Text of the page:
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Research Studies is a compilation of published research articles funded by AHRQ or authored by AHRQ researchers.
Results1 to 3 of 3 Research Studies Displayed
Li W, Ayers DC, Lewis CG
Functional gain and pain relief after total joint replacement according to obesity status.
The researchers examined the changes between preoperative and postoperative function and pain in a large representative U.S. cohort to determine if there was a relationship to obesity status. They found that six months after total joint replacement, severely or morbidly obese patients reported excellent pain relief and substantial functional gain that was similar to the findings in other patients.
Citation: Li W, Ayers DC, Lewis CG . Functional gain and pain relief after total joint replacement according to obesity status. J Bone Joint Surg Am 2017 Jul 19;99(14):1183-89. doi: 10.2106/jbjs.16.00960.
Keywords: Obesity, Surgery, Pain, Arthritis, Patient-Centered Outcomes Research
Pellegrini CA, Song J, Chang RW
Change in physical activity and sedentary time associated with 2-year weight loss in obese adults with osteoarthritis.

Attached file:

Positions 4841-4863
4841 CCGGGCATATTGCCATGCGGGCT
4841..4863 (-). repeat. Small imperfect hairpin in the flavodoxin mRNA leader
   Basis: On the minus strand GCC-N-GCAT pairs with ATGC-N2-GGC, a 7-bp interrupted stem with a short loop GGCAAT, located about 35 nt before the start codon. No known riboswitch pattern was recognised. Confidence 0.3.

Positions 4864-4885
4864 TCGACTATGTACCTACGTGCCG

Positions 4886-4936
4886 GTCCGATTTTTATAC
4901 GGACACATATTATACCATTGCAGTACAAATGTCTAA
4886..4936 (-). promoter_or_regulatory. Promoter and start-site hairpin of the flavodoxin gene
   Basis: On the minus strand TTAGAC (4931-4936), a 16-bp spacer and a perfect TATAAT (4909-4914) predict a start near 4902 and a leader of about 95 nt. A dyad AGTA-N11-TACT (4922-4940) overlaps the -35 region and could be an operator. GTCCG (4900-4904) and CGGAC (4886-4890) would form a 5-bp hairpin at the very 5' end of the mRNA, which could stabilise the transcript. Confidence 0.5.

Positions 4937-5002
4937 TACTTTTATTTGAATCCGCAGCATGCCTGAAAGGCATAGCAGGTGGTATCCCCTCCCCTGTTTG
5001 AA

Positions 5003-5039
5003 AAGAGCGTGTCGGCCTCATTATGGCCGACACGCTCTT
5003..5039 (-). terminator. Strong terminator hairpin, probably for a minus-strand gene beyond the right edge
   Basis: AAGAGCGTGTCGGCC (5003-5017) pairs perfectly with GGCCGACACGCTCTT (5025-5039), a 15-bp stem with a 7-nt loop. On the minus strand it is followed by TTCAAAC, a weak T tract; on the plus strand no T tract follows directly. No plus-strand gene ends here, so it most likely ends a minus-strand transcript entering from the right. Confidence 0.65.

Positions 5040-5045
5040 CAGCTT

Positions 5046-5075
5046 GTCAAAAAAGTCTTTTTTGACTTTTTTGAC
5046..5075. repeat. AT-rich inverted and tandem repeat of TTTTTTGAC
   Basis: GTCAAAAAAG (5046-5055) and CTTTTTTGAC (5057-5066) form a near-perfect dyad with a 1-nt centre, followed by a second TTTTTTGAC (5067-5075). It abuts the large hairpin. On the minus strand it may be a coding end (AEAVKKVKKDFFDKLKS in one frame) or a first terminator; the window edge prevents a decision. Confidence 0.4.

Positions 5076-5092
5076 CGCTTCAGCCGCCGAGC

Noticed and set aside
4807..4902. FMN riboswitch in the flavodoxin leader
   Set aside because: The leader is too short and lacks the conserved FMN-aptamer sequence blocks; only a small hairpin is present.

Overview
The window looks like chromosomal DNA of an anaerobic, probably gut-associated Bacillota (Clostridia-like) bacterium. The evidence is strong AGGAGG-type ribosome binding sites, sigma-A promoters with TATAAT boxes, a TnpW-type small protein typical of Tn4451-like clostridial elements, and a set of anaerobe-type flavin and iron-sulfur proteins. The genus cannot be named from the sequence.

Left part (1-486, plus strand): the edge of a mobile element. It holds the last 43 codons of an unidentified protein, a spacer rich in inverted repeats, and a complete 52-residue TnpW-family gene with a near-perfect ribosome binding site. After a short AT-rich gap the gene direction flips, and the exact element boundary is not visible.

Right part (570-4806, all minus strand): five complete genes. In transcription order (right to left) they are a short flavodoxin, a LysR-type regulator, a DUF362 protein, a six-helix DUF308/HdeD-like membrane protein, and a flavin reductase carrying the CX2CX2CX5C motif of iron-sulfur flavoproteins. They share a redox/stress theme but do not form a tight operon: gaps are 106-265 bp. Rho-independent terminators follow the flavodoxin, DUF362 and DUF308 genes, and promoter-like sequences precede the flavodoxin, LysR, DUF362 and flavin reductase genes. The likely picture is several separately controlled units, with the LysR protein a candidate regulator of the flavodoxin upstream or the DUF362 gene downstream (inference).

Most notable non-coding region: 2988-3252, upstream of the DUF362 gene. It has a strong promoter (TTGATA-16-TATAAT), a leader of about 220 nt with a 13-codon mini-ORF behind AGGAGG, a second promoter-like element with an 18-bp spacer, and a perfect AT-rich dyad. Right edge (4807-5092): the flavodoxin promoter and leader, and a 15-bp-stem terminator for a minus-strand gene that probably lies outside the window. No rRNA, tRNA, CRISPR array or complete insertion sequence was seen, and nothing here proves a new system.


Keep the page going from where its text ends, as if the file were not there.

The investigators examined if changes in moderate-to-vigorous physical activity (MVPA), light activity, and sedentary behavior are related to weight change over a 2-year period in obese adults with elevated risk for knee osteoarthritis. They found that small increases in MVPA and decreases in sedentary time over 2 years were associated with weight loss among adults with obesity and with or at elevated risk for knee osteoarthritis.
Citation: Pellegrini CA, Song J, Chang RW . Change in physical activity and sedentary time associated with 2-year weight loss in obese adults with osteoarthritis. J Phys Act Health 2016 May;13(5):461-6. doi: 10.1123/jpah.2015-0404.
Keywords: Lifestyle Changes, Obesity, Arthritis, Obesity: Weight Management
Singh JA, Lewallen DG
Increasing obesity and comorbidity in patients undergoing primary total hip arthroplasty in the U.S.: a 13-year study of time trends.
The researchers examined the time-trends in key demographic and clinical characteristics of patients undergoing primary total hip arthroplasty (THA). They found that obesity, medical and psychological comorbidity increased and the underlying diagnosis of RA/inflammatory arthritis decreased rapidly in primary THA patients over 13-years.
Citation: Singh JA, Lewallen DG . Increasing obesity and comorbidity in patients undergoing primary total hip arthroplasty in the U.S.: a 13-year study of time trends. BMC Musculoskelet Disord 2014 Dec 17;15:441. doi: 10.1186/1471-2474-15-441..
Keywords: Surgery, Obesity, Risk, Registries, Arthritis